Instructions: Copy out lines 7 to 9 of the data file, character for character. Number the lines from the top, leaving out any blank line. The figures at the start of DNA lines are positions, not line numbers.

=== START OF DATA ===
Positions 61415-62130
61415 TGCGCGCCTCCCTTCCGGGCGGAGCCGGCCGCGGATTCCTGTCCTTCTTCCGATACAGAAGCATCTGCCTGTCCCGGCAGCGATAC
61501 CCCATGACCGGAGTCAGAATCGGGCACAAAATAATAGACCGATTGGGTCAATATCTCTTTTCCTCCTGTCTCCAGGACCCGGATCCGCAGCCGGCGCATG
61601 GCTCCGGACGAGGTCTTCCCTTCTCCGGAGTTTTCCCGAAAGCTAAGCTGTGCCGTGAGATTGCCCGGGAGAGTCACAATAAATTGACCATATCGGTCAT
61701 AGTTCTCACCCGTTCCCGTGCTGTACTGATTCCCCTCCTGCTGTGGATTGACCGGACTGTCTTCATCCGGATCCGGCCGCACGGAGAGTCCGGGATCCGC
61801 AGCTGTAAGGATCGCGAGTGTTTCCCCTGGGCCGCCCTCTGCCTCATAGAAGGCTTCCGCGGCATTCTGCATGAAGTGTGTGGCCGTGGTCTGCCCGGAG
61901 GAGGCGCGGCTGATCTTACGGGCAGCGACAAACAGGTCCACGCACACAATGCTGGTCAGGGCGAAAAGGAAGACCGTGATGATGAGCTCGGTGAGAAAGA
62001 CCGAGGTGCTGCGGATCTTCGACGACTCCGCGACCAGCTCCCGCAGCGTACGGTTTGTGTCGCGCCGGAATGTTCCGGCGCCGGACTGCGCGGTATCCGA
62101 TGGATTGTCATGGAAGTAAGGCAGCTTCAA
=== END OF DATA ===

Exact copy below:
61901 GAGGCGCGGCTGATCTTACGGGCAGCGACAAACAGGTCCACGCACACAATGCTGGTCAGGGCGAAAAGGAAGACCGTGATGATGAGCTCGGTGAGAAAGA
62001 CCGAGGTGCTGCGGATCTTCGACGACTCCGCGACCAGCTCCCGCAGCGTACGGTTTGTGTCGCGCCGGAATGTTCCGGCGCCGGACTGCGCGGTATCCGA
62101 TGGATTGTCATGGAAGTAAGGCAGCTTCAA